Right to sue over cemetery upheld

Shore couple say their dream home is built over a family graveyard

November 06, 2001|By Andrea F. Siegel | Andrea F. Siegel,SUN STAFF

An Eastern Shore couple who say their dream home is a nightmare built on perhaps two dozen graves can sue the developer's estate, alleging that he committed fraud in hiding a cemetery, the state's highest court said yesterday.

Thomas and Deborah Carven contend that developer Louis J. Hickman bulldozed the visible evidence of a family graveyard outside Bishopville, clearing tombstones, but leaving an estimated 20 to 30 bodies underground.

"They have been saying all along that they did nothing wrong. Well, they did," said Tom Carven.

The Court of Appeals' unanimous ruling returns the bizarre case to Worcester County Circuit Court, where the Carvens, who moved into the house in 1986, will have to convince jurors that the allegations are true and that they have been harmed.

Yesterday's ruling knocked down the Hickman family's legal arguments for dismissing the suit. The ruling said that a law that grants immunity from defects discovered more than 20 years after property is improved does not apply in this case. The high court also said that removing tombstones is unlike adding roads to what had been a 200-acre farm. Streets can be considered property enhancements; bulldozing a cemetery is against the law.

The judges said the law gives cemeteries protections over other land, including regulations for relocating the dead.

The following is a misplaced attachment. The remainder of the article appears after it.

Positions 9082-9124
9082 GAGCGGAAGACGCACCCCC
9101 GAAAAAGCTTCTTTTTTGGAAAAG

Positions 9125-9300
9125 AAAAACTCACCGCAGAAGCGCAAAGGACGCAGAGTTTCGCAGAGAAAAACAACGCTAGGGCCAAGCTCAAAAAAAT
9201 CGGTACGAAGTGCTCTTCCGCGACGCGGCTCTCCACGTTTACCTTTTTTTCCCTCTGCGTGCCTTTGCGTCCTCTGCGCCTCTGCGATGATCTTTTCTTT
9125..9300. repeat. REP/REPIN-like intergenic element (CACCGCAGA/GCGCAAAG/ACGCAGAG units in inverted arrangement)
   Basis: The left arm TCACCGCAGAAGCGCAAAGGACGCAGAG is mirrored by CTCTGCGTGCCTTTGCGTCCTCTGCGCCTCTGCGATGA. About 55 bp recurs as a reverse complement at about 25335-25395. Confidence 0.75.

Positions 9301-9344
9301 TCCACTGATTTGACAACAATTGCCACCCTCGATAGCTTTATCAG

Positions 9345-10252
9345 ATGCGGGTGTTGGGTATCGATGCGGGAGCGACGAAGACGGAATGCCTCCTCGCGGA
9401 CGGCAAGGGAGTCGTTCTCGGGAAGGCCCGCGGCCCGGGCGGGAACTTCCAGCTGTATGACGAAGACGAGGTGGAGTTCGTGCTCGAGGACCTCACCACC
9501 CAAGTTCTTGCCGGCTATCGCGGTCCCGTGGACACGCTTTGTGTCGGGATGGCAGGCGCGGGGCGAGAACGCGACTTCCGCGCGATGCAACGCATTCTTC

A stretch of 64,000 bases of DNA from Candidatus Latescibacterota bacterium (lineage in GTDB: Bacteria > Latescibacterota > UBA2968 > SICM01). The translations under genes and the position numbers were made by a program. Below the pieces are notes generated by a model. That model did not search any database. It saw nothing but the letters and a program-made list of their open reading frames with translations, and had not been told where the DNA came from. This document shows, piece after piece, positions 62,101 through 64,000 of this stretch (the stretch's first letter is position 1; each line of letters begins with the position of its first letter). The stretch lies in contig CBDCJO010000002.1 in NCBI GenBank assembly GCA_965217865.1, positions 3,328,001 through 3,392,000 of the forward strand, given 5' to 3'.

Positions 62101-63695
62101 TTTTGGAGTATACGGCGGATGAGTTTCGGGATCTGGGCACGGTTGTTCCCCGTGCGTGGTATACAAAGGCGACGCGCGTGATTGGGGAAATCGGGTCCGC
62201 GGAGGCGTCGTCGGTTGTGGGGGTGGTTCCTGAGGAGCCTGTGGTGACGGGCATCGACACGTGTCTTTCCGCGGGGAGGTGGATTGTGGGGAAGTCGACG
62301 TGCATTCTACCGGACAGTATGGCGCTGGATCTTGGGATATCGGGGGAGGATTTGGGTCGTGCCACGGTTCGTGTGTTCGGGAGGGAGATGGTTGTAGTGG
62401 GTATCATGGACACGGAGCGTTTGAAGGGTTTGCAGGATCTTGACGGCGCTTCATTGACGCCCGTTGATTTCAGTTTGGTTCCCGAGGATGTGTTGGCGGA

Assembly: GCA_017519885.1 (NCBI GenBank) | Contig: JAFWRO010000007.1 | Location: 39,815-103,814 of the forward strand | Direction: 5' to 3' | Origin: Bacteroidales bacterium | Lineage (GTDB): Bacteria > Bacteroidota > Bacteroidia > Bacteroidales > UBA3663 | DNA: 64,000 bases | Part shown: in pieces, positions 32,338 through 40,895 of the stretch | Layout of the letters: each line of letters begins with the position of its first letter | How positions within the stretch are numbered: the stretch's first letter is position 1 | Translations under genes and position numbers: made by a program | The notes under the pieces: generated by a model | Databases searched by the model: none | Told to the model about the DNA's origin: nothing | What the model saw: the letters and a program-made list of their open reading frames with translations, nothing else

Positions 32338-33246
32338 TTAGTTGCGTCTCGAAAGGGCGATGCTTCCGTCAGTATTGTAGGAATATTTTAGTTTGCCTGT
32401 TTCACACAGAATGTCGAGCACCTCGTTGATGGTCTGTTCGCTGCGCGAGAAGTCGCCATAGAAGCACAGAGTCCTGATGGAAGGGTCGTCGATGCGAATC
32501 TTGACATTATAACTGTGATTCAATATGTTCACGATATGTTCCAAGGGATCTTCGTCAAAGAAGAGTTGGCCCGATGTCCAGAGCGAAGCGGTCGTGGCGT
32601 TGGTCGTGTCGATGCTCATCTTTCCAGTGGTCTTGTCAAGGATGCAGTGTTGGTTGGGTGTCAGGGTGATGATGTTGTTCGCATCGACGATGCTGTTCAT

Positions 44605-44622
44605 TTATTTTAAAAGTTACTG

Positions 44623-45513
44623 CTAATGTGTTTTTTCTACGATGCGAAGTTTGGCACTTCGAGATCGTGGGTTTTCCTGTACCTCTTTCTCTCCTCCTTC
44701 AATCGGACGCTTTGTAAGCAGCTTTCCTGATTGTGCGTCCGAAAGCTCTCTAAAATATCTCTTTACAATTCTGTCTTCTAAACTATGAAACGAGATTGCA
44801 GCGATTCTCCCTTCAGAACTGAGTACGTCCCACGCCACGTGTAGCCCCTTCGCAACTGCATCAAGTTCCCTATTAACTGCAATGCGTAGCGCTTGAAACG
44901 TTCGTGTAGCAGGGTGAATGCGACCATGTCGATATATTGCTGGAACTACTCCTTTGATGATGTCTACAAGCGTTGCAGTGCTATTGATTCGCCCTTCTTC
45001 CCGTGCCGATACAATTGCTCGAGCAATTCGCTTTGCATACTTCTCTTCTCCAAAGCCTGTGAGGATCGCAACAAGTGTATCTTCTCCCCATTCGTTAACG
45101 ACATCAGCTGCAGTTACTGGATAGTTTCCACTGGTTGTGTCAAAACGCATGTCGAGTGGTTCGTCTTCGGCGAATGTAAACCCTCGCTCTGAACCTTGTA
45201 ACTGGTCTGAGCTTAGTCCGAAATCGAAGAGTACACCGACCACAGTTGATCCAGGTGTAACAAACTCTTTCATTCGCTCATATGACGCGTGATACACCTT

"The concealment may have allowed Hickman to sell the land at a higher price, or without the impediments established by law, but this is not what we believe the Legislature intended to regard as an improvement," Judge Alan M. Wilner wrote in the 16-page opinion.

The Carvens say they would move if they could afford it, but allegations of graves and goblins have have lowered the market value of their home.

Tom Carven says the house probably would fetch $225,000 if bodies were not buried on the property - though the Hickmans' attorney disputes the figure and the claim that Hickman, a former Worcester County commissioner who died in 1997, cleared tombstones in the 1960s on what in 1986 became the Carvens' homesite in Holiday Harbor.

Cost of disinterring remains aside, "I don't want to be sitting in my house and watching them scooping those people up," Carven said.

The corpses would have to be reinterred - whether any lie directly beneath the house is unknown - "and what if they miss one or two," he said. He would still have to disclose the cemetery to potential buyers.

Harold D. Norton, the Carvens' attorney, hailed the ruling as extending protection for property buyers by taking away the 20-year time limit for filing lawsuits against developers who conceal defects.

James W. Almand, lawyer for widow Vivian M. Hickman and her family, said his client, in her 70s, has offered to buy the property for more than $150,000, and "she has offered to move remains if there are any," which he estimated would cost $30,000, but the Carvens turned down the offer.

Baltimore Sun Articles
Please note the green-lined linked article text has been applied commercially without any involvement from our newsroom editors, reporters or any other editorial staff.